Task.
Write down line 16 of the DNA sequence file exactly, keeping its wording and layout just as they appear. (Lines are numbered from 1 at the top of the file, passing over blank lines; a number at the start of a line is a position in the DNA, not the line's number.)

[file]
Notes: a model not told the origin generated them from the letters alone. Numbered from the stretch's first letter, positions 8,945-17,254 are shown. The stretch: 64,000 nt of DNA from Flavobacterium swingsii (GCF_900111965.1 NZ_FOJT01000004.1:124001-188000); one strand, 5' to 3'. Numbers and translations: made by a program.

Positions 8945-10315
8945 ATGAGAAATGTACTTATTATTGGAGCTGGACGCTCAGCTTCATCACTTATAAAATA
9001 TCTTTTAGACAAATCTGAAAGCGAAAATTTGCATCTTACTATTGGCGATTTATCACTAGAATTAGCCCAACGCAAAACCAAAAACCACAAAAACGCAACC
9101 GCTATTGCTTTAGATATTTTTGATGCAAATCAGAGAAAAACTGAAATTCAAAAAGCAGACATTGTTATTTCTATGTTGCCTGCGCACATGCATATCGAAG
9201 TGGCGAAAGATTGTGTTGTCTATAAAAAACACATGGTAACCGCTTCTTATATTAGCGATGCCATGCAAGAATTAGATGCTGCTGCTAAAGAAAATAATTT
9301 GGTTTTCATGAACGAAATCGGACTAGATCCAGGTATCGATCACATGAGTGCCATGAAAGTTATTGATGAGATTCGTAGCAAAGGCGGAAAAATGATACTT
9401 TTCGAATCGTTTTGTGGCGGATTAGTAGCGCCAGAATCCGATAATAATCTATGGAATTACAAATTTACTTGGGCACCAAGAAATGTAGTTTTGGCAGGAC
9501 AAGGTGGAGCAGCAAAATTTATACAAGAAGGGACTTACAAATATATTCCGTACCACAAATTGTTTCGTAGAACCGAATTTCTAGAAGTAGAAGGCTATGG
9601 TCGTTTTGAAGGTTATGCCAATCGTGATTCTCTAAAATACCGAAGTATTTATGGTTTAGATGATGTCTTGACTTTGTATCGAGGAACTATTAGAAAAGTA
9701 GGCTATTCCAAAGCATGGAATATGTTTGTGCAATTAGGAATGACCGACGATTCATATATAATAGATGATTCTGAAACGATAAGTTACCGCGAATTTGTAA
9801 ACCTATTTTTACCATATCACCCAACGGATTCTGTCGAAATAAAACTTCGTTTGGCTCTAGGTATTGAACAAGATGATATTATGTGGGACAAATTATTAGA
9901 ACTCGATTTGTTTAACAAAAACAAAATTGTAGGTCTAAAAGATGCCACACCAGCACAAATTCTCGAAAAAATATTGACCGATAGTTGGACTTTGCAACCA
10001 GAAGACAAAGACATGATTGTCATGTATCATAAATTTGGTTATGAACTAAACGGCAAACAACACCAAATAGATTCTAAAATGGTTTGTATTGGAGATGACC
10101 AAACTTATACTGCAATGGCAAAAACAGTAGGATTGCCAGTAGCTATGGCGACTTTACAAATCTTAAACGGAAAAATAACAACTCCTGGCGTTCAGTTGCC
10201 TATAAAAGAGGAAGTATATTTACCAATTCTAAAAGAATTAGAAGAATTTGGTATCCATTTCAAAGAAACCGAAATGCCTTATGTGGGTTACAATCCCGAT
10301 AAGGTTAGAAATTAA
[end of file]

10201 TATAAAAGAGGAAGTATATTTACCAATTCTAAAAGAATTAGAAGAATTTGGTATCCATTTCAAAGAAACCGAAATGCCTTATGTGGGTTACAATCCCGAT